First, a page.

There isn’t much debate that quality child care is expensive in Colorado, stretching parents’ pocketbooks and providers’ lean budgets. A new report released today recommends a raft of policy changes that could help ease the financial burden for families with young children and the child care providers who serve them.
The report calls for expanded federal, state and local investments in programs such as the Colorado Child Care Assistance Program, which is primarily funded by a federal block grant, the state’s Colorado Preschool Program, as well as assistance programs funded by various municipalities.
In addition to recommending changes to things like income thresholds, co-pays and reimbursement rates in existing assistance programs, the report proposes creating incentives for private businesses to create family-friendly childcare policies. It also recommends changes that would eliminate some of the red tape families encounter when applying for child care assistance and providers face when they have to braid together multiple funding sources to pay for a child’s slot.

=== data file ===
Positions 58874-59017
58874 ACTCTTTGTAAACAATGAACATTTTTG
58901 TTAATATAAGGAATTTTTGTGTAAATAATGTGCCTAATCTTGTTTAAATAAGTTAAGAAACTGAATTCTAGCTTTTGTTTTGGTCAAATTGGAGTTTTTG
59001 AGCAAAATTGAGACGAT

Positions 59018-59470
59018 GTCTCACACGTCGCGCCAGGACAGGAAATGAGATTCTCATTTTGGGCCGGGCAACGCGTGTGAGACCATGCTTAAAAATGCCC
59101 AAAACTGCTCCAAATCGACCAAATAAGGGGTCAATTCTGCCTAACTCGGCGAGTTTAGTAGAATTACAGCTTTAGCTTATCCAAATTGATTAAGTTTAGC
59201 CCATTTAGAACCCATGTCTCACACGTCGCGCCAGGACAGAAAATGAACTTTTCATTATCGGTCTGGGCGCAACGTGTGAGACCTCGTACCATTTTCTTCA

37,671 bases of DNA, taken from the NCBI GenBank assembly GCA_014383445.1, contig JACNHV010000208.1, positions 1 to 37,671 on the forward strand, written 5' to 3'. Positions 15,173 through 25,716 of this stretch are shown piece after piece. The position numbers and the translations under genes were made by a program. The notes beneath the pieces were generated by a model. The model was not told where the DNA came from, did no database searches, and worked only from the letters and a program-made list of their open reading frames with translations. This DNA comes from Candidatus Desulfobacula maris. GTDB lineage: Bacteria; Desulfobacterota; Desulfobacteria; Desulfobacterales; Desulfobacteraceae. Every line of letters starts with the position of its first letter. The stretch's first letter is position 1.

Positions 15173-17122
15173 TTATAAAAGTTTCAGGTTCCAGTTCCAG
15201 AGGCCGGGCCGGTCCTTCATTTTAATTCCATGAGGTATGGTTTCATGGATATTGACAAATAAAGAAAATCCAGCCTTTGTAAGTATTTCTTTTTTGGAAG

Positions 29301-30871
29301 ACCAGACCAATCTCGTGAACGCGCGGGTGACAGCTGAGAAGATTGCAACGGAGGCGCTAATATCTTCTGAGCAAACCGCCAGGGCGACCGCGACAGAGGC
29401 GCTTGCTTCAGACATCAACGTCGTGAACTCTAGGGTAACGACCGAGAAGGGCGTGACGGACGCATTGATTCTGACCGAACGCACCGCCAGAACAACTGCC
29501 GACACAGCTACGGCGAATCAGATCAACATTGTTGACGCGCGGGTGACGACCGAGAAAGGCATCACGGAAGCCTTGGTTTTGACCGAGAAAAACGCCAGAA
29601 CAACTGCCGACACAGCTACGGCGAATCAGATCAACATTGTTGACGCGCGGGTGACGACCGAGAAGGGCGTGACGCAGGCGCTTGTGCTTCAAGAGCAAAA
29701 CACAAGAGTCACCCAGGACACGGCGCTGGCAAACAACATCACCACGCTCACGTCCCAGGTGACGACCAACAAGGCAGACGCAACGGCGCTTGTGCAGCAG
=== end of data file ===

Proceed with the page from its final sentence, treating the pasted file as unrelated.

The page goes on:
The report is the third in a series produced over the past seven months by Qualistar Colorado, the Colorado Children’s Campaign and the Women’s Foundation of Colorado. The first report looked at the varying cost of child care across the state and the second looked at the key factors that impact the cost of care. All three reports are available here.